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It would probably be worth putting this one in writing to BF Customer Services to get their view and, in turn, they could raise it with whatever database supplier they are using to get it corrected if needed. 

They don't just use the data for pure height either. When we travelled on Normandie Express last year I had to call up to book in order to take the dog on a day trip offer. Despite that fact that Mrs Jim's Astra and my Qashqai are both within the 'car' dimensions, the system actually classified them differently and we ended up taking the Astra because the Qashqai was deemed as 'too big' for any of the remaining capacity. Oddly, in the end both places we were parked would have fitted both cars.

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These kind of services just query the registration plate and return a value. If BF are using this in their call centre now, I wonder how long it will be before we just enter our registration online and don't have the option of specifying (or telling a little porky pie!) our own dimensions.

With regards to what Jim said, I would agree, but the people who maintain the services are constantly getting feedback and updating/correcting dimensions - BF are not the only company who will be getting feedback like this from their customers....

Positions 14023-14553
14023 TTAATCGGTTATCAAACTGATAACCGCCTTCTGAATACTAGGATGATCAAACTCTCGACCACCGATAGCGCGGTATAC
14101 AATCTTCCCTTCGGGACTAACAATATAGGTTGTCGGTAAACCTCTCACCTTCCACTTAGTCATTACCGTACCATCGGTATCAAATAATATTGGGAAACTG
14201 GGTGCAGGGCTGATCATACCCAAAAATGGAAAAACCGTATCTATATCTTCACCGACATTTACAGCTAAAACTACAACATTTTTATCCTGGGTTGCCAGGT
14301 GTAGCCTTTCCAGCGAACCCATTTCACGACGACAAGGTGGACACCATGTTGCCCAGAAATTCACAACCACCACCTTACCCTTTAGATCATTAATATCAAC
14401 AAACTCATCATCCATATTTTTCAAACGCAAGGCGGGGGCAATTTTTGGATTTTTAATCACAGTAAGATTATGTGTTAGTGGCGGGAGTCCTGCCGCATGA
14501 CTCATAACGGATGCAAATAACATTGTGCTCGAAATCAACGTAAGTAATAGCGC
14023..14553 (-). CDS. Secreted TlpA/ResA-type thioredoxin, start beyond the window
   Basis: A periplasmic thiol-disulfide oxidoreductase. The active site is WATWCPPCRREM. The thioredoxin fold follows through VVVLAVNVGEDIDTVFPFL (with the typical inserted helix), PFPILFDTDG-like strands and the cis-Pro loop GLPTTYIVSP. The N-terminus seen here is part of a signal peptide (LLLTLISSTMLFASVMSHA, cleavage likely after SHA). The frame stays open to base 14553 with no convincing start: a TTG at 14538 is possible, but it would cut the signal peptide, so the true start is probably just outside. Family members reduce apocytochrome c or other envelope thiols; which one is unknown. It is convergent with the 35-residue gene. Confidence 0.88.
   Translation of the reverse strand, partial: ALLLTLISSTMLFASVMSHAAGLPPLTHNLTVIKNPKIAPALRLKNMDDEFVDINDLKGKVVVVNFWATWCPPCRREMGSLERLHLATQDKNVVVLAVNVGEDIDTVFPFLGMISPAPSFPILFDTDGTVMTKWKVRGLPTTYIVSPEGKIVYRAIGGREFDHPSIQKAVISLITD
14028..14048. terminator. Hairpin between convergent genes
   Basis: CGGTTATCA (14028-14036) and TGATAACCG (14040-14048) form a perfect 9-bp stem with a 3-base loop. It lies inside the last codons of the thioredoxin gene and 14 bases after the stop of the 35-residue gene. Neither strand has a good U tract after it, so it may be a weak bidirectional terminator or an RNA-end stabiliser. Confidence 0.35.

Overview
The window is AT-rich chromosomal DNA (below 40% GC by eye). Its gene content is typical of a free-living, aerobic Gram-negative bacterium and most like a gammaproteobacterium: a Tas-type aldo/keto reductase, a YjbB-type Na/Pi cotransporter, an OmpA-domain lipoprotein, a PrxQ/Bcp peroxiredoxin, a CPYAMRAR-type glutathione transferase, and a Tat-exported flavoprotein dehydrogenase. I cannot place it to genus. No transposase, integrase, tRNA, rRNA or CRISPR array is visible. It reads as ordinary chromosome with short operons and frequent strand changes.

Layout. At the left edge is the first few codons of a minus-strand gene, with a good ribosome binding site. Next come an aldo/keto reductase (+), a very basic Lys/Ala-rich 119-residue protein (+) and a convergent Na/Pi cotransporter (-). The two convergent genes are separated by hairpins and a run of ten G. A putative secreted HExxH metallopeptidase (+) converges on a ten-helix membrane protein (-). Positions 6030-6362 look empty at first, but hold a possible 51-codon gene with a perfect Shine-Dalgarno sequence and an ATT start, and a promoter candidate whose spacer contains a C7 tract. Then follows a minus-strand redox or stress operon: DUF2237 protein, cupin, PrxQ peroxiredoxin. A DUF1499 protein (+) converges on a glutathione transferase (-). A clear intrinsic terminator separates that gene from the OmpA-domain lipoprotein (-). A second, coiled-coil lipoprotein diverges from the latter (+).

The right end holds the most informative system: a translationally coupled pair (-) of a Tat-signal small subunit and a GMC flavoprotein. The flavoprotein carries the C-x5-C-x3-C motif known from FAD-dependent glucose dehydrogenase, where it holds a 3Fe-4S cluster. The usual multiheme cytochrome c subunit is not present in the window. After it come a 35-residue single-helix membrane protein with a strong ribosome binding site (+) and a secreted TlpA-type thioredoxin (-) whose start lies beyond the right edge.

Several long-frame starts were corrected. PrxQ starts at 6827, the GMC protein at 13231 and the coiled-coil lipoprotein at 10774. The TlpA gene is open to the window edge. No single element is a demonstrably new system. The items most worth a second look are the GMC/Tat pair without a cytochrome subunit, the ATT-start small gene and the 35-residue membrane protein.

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Thanks all for the input but to reply to HF_UK. MY Berlingo is actually physically 1.80m.(the lower dimension in my handbook). The max allowable for my MPV is 1.83m without paying more. So I'm under the 1.83m limit and therefore having booked it as such it will fit as they have accepted my booking under the 1.83m height.

I'm not trying to fool anyone. I have discussed it with BF Customer Services. I don't hold any expectations.

I hope BF settles this data base and no one gets unknowing over charged. PPI springs to mind! Just joking.

I was cheered up the other day in the checkin queue when wife and I had fun counting the number of times the couple in front opened each of the 4 doors and hatchback and both repacked/sorted/rearranged everything in other bags. Clearly not working together. Counted 20 moves before they settled down. Larf!!

SFD

 

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1 hour ago, straightfeed said:

Thanks all for the input but to reply to HF_UK. MY Berlingo is actually physically 1.80m.(the lower dimension in my handbook). The max allowable for my MPV is 1.83m without paying more. So I'm under the 1.83m limit and therefore having booked it as such it will fit as they have accepted my booking under the 1.83m height.

I'm not trying to fool anyone. I have discussed it with BF Customer Services. I don't hold any expectations.